during said operating step, varying said delay durations by applying varying binary signals to a programmable delay stage, said varying binary signals operable to select varying delay durations.
30. The method of claim 25, further comprising:
applying said first delayed input clock signal to a second delay stage to generate a second delayed input clock signal;
setting said latch to the first state responsive to a first transition of said second delayed input clock signal;
applying said second delayed input clock signal to a third delay stage to generate a third delayed input clock signal; and
resetting said latch to the second state responsive to a first transition of said third delayed input clock signal.
Description

This application is related to our copending application Ser. No. 07/880,751, entitled "A Clock Generator Circuit with Selectable Modes", filed contemporaneously herewith and assigned to Cyrix Corporation.

This invention is in the field of integrated circuits, and more particularly is directed to internal clock distribution schemes in such circuits.

BACKGROUND OF THE INVENTION

Many modern integrated circuits are of the synchronous type, such that their internal operation is governed by an external clock signal. Examples of high density, high speed clocked logic circuits include microprocessors, microcomputers, math co-processors and the like; of course, other simpler circuits such as memories and smaller scale logic circuits may also be governed by external clock signals. Clock signals may be generated in systems using these circuits by way of a stand-alone crystal oscillator circuit, or by connection of a crystal to terminals of the clocked logic device itself in the case where the oscillator is integrated onto the same integrated circuit chip with the logic function.

As is well known in the art, the rate at which a clocked integrated circuit performs its function is generally highly dependent upon the frequency of the clock signal. Especially in digital circuits, this is because the internal chip functions are either directly or indirectly (via frequency dividers, phase-locked loops and the like) controlled by the received clock signal. As such, for the example of a microprocessor, the number of instructions performable by the circuit in a given period of time will vary with the frequency of the clock signal.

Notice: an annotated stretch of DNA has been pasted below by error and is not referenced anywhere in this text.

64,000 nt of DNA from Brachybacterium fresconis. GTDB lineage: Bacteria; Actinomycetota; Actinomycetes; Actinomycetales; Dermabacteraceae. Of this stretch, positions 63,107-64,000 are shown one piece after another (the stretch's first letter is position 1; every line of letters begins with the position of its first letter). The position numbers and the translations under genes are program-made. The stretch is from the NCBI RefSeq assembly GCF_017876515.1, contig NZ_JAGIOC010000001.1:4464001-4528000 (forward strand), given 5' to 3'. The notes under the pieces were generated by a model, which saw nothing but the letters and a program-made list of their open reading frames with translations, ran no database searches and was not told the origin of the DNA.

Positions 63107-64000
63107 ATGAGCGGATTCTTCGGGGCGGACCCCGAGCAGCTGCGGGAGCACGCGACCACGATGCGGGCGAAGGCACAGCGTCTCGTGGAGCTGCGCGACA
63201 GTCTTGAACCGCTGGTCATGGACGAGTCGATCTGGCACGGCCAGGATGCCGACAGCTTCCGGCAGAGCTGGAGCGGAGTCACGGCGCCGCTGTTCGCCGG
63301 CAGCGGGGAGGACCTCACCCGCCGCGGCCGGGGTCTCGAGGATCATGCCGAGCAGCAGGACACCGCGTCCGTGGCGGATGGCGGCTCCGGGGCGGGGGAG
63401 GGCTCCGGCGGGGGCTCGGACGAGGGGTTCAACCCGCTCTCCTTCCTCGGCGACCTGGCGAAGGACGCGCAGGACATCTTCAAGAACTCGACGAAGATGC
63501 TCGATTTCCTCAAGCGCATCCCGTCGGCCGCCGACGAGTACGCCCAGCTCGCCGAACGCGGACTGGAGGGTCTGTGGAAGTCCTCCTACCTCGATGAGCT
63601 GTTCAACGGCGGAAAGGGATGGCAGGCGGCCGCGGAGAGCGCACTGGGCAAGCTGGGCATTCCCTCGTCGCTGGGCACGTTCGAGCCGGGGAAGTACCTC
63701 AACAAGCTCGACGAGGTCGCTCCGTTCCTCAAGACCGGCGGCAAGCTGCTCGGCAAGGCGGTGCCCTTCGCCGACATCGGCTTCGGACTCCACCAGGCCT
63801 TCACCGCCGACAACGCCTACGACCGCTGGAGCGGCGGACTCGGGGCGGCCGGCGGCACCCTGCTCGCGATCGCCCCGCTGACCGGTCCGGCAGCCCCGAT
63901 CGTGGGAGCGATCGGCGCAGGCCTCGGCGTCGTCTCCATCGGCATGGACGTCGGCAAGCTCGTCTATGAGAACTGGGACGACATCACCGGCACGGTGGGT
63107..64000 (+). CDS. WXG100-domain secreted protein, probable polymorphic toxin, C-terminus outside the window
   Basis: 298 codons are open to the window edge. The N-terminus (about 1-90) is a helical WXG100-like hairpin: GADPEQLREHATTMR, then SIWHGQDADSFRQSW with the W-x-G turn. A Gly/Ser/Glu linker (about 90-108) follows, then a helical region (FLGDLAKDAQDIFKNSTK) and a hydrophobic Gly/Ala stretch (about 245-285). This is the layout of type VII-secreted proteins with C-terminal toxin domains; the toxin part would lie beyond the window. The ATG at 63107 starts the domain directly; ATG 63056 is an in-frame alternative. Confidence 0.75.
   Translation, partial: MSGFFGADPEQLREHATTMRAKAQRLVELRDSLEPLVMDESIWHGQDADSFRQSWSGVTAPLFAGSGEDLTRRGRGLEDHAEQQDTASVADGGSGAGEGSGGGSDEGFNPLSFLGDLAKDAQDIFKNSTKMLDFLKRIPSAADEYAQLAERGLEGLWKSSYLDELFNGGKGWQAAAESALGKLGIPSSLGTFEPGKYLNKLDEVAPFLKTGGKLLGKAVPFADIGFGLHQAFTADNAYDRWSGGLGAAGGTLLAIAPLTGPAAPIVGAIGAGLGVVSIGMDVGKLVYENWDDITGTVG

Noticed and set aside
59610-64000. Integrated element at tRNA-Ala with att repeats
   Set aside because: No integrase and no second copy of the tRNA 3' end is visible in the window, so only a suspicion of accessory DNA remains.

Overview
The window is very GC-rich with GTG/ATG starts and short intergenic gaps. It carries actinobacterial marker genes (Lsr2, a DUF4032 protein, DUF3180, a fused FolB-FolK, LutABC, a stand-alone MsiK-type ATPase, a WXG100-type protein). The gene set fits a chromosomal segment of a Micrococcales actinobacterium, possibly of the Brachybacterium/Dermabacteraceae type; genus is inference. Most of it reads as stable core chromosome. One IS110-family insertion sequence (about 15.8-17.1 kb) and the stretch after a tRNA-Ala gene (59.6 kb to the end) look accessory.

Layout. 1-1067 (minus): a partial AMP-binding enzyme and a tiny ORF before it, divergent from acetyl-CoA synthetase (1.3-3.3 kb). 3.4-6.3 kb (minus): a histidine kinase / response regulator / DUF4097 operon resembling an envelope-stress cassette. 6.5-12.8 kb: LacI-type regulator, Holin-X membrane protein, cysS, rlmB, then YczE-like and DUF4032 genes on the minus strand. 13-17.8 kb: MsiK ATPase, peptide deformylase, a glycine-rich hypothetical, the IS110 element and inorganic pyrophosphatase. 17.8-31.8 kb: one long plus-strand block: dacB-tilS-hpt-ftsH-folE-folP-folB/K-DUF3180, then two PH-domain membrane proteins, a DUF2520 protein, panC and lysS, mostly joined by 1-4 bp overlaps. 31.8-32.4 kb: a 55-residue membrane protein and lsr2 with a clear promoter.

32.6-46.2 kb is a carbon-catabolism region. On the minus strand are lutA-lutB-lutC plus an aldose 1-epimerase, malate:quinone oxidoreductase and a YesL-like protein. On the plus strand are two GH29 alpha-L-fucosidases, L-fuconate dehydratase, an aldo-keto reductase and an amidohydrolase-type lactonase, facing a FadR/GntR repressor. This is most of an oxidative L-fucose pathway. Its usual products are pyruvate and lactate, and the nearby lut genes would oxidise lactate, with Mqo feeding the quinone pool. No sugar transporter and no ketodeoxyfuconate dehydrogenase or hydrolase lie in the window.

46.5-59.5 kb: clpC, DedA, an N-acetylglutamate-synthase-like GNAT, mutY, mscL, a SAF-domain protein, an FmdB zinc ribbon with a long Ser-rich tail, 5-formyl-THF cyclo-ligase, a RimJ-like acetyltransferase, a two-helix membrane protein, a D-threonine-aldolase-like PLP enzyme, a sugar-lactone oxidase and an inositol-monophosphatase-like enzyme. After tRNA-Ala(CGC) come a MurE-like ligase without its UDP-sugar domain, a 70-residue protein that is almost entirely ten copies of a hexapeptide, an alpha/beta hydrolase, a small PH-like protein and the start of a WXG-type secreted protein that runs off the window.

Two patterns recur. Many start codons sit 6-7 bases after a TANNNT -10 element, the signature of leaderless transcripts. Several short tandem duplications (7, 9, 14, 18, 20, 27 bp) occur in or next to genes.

Particularly in complex clocked circuits such as microprocessors and math co-processors, the performance of certain circuit functions may depend on the clock frequency while the rate at which other functions are performed may be limited by other factors. For example, certain input/output functions may be limited by bus interface specifications rather than the clock frequency, while the speed of core or CPU functions will likely depend directly on the clock frequency. It is therefore beneficial in such circuits to provide high frequency clocks to certain portions of the circuit (e.g., the CPU or core of a microprocessor), with lower frequency clocks being provided to other portions (e.g., the bus interface). In the field of microprocessors, this desired result is generally referred to as "clock doubling", particularly in the case where the core clock is operating at twice the rate of the bus interface clocks.

A conventional circuit for deriving clock signals at various frequencies from an input clock signal is the combination of a phase-locked loop (PLL) and one or more frequency dividers. In this arrangement, the PLL provides stability in the generated output clock signals relative to the input clock, while the ratio of the frequency dividers in the output and feedback loops determines the relative frequency between the output clock signals and the input clock. However, a PLL circuit cannot instantaneously respond to a change in the input clock frequency, as several transition cycles may be necessary to lock onto a new input clock signal frequency. The ability to rapidly change the internal operating frequency has become important in recent years with the advent of "turbo" mode personal computers and workstations, in which a faster clock rate (e.g., 20 MHz instead of 8 MHz) is enabled by the user via a hardware switch. The transient cycles required for PLL circuits to lock onto a new frequency thus can cause erroneous system operation when turbo mode is selected or deselected.